The 71-year-old owner of Hillsborough, N.B.’s only grocery store says he still has hope the business will sell, but admits the clock is ticking.
You can find Terry Stafford doing all possible jobs within the Hillsborough Freshmart, including working cash, stocking shelves, helping employees and greeting and laughing with customers.
Stafford says there’ve been nearly a dozen inquiries about the sale of the business in the last month, but no one has signed on the dotted line yet.
“Next month is what I said and I want to (follow) through (with) that because there’s other things I need to do over the winter and get prepared for the last part of my life,” Stafford told Global News Sunday. “My wife is sick and that is a full-time job once I leave here.”
And while many customers love being able to catch up with neighbours and share a laugh with Stafford, they’re concerned about what will happen next.
“I think (closing) is going to be terrible, we’re going to miss it a lot,” said Reta Geldart, who was picking up some groceries. “I know a lot of people are.”
Stafford works seven days each week and puts in about 12 hours each day, and his presence doesn’t go unnoticed.
“Terry’s great, he knows all the customers by name; this place is a really important part of this community,” said customer Andre Arsenault. “Not only Hillsborough, but half a dozen communities up and down (Route) 114.”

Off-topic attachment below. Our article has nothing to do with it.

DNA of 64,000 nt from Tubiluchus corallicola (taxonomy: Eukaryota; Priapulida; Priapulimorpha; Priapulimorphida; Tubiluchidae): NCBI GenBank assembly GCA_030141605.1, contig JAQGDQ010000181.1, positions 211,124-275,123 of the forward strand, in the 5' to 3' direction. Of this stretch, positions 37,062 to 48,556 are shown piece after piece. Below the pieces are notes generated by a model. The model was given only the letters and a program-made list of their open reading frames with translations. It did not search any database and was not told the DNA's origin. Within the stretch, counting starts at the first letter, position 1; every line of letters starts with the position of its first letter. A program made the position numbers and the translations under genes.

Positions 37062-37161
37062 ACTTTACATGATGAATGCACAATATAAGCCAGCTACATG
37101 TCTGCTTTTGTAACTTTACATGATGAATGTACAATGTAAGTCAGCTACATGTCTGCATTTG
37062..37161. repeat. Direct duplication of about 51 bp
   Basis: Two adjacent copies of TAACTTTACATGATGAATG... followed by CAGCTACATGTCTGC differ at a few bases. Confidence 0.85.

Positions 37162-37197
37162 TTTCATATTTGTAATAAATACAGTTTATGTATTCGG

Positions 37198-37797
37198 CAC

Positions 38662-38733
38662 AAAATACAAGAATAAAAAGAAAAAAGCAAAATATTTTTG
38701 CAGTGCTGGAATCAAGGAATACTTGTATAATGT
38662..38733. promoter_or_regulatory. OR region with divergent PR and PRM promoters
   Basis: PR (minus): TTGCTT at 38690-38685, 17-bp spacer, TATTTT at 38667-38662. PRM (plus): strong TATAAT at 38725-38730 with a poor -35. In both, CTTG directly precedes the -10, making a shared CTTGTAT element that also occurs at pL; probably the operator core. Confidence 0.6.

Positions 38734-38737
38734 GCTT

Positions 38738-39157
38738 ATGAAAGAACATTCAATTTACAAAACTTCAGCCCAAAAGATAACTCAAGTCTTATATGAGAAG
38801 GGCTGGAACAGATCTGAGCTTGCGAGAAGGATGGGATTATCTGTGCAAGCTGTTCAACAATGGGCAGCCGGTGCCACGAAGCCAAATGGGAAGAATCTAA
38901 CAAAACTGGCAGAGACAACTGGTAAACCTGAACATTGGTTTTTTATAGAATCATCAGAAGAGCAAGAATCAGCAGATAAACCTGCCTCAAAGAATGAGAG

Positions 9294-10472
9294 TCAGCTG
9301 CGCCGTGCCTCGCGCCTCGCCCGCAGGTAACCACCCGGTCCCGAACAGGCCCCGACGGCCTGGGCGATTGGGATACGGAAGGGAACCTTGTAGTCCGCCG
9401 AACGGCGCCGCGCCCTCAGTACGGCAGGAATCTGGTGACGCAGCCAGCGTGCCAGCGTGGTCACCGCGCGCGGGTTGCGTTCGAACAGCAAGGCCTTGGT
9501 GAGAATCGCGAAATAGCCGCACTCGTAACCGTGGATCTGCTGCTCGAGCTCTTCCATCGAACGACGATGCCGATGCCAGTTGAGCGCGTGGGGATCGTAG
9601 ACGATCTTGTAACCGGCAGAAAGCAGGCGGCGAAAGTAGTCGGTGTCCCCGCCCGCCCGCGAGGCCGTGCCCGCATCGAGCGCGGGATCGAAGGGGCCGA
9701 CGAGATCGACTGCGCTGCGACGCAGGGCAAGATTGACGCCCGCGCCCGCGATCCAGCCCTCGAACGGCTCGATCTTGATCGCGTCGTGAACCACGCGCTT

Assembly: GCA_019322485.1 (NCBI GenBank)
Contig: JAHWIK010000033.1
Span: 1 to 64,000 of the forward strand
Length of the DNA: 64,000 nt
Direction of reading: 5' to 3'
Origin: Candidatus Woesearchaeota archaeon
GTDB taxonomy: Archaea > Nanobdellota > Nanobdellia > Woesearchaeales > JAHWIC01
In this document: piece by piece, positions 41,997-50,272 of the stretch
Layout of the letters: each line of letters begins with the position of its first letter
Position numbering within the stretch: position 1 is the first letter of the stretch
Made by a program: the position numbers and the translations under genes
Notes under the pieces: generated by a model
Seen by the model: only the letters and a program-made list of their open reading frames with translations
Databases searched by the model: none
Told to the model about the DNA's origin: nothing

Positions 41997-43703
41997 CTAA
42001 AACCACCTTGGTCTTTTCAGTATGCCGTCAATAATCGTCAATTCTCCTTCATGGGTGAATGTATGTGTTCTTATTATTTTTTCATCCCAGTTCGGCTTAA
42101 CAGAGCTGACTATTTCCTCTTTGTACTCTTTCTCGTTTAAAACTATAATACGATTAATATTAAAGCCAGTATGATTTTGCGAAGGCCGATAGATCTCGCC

“If we lose this, it’s going to be a ghost town,” said Clifford Geldart, one of Stafford’s former employees.
Stafford says the business is profitable.
But he leases the building and says that, along with cost, work and going through the Loblaw’s banner are some of the factors for people not wanting to purchase the business.
“It’s the image that’s taken a hit in Hillsborough,” said Stafford, the president and owner of the numbered company. “Would you buy a business in Hillsborough with all the other businesses are closing? There lies some of the problems.”
WATCH (Aug. 13, 2019): Hillsborough, N.B. could lose its only grocery store: owner
And if no buyer comes through, he’ll be losing money.
“If I have to sell this inventory off piece by piece and equipment piece by piece, it’s not going to be good for me,” Stafford said.
The Albert County Chamber of Commerce says in every small business owner’s situation, there can be some complex dynamics.
“It’s a bigger conversation than just succession planning,” says Micha Fardy, a co-chair for the chamber. “Collectively having a really good understanding of what those dynamics are within local economies, then we can actually build solutions around them and help facilitate the conversation for people who might be interested in coming in and investing in growing business.”
For Donn Reynolds, who was also picking up some groceries Sunday, he’s concerned about having to find a way into Riverview or Moncton to get what he needs to live.
“I’m quite concerned really because I don’t know how to survive without it; it’s handy,” he said. “I can bum a drive over here or get a drive over here, (but) going to town is a whole different ballgame.”
But Stafford’s positive outlook and spirit are contagious.
“We wanted to stand behind Terry as much as possible because he’s been good to all of us,” said Reta Geldart.
Stafford says he still holds out hope a possible sale will come through but says the light at the end of the tunnel is dim.
“I’d like to thank all the people in Hillsborough that supported me from day 1.”